This week saw the successful launch of the penultimate mission in the United States Space Shuttle program. This is occasion to be proud of what we’ve achieved, maybe to be a bit sad that a triumphant tale is drawing to a close, and definitely to contemplate what’s next. I’ve been reading all sorts of articles from space-privitization apologists breathlessly talking about how the lack of a Space Shuttle is going to give private industry this huge incentive-boost to magically do all the work that NASA ever did, better, safer, and cheaper. I try hard to believe in that John & Paul doctrine of “it’s getting better all the time” but this is one area where skepticism takes over and I’m not so sure.
One of the articles that bothered me the most was a top-ranked story on Digg, contrasting the tale of the Apollo program with, of all things, two low-paid garbage men who got killed because of occupational hazards. I read the article trying to be as open-minded as possible, but when I reached the conclusion I felt a wave of outrage: “I’d rather see us prevent poor people from falling into garbage compactors than look at another pretty picture from the Moon.”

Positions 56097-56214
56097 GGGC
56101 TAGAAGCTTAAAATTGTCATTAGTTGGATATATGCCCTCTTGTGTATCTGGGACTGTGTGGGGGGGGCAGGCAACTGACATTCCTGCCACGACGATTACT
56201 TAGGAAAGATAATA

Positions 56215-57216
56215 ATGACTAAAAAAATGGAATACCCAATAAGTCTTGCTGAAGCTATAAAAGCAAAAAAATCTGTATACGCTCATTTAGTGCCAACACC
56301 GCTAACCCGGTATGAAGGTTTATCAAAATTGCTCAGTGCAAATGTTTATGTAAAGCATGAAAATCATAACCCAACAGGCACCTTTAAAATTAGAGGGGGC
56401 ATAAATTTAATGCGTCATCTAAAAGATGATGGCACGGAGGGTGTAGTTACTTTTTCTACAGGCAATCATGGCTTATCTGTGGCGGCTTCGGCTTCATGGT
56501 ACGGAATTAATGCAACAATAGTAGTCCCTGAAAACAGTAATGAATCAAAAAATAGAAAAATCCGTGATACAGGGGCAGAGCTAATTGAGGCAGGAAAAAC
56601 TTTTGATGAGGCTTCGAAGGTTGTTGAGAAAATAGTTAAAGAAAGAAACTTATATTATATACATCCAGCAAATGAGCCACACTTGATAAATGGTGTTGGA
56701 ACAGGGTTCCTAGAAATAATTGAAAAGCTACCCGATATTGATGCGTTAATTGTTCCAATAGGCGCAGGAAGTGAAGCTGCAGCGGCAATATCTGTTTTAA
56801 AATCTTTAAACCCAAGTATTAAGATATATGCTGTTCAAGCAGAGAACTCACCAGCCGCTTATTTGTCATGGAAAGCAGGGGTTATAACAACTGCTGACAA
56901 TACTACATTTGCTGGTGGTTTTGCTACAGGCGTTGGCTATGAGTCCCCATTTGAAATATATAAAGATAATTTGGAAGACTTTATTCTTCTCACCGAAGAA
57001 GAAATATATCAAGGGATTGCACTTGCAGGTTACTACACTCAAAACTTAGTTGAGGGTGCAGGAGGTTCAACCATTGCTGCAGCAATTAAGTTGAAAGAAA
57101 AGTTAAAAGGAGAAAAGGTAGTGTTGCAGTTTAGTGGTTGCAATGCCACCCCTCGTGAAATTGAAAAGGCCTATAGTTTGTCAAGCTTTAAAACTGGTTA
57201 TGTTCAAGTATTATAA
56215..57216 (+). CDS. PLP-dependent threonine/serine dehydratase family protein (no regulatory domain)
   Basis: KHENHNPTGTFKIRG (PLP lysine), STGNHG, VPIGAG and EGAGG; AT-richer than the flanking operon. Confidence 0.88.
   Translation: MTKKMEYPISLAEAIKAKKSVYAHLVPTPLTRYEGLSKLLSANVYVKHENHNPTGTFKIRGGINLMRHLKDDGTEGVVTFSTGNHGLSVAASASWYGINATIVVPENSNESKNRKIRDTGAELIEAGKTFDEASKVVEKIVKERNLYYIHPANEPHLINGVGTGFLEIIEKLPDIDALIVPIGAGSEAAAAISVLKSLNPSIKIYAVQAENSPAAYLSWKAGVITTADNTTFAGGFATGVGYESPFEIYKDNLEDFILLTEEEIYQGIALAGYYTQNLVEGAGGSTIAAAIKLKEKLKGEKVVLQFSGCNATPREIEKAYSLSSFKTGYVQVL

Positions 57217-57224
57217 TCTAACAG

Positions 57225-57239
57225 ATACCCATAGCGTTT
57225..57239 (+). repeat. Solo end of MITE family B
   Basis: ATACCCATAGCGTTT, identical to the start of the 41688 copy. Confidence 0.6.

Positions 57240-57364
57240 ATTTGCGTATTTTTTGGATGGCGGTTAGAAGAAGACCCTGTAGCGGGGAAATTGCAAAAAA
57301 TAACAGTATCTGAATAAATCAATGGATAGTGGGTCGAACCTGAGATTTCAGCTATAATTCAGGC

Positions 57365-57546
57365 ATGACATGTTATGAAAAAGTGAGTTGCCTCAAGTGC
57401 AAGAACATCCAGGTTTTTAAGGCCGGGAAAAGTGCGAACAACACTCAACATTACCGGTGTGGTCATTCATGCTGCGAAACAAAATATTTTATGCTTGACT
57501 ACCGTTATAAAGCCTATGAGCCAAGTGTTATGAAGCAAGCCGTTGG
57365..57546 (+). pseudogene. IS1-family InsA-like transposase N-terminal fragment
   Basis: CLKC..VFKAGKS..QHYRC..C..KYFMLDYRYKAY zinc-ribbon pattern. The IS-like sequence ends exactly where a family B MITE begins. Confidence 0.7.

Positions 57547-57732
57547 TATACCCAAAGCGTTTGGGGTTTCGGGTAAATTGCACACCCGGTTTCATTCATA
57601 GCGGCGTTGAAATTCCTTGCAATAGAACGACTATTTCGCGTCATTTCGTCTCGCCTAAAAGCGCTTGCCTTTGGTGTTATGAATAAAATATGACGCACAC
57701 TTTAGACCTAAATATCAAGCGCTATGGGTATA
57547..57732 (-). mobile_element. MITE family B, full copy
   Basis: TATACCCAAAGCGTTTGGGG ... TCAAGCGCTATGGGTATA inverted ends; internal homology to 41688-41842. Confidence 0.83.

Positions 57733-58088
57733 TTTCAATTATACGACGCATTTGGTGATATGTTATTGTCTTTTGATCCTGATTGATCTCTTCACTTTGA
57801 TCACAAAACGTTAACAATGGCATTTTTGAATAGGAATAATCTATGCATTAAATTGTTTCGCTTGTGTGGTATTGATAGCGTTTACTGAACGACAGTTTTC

Okay, I’m going to tackle this on a few different levels.
One: why two garbagemen? Why not pick a trucker who got killed in a wreck, or the loss of innocent life in a plane crash due to poor saftey? Maybe the object was to purposefully select an undignified way of dying? It seems like an completely randomized circumstance of unfortunate death. An important thing to point out here is that right now, literally as you are reading this sentence, somewhere, someone is dying an undeserved and tragically preventable death. This. Very. Moment. Going on a quest to rid the world of this situation is equally ludicrous as trying to rid the world of heartbreak. It is intrinsically impossible to save all humankind from all humankind’s own foolishness, hubris, or simple bad luck. I’m not saying that we shouldn’t strive to build an international culture that places the highest value on the preciousness of human life, and protects it accordingly… we SHOULD! But I AM saying that the death of two garbagemen is an utterly irrelevant and misguided excuse to give up pursuing the highest scientific aspirations of our best and brightest!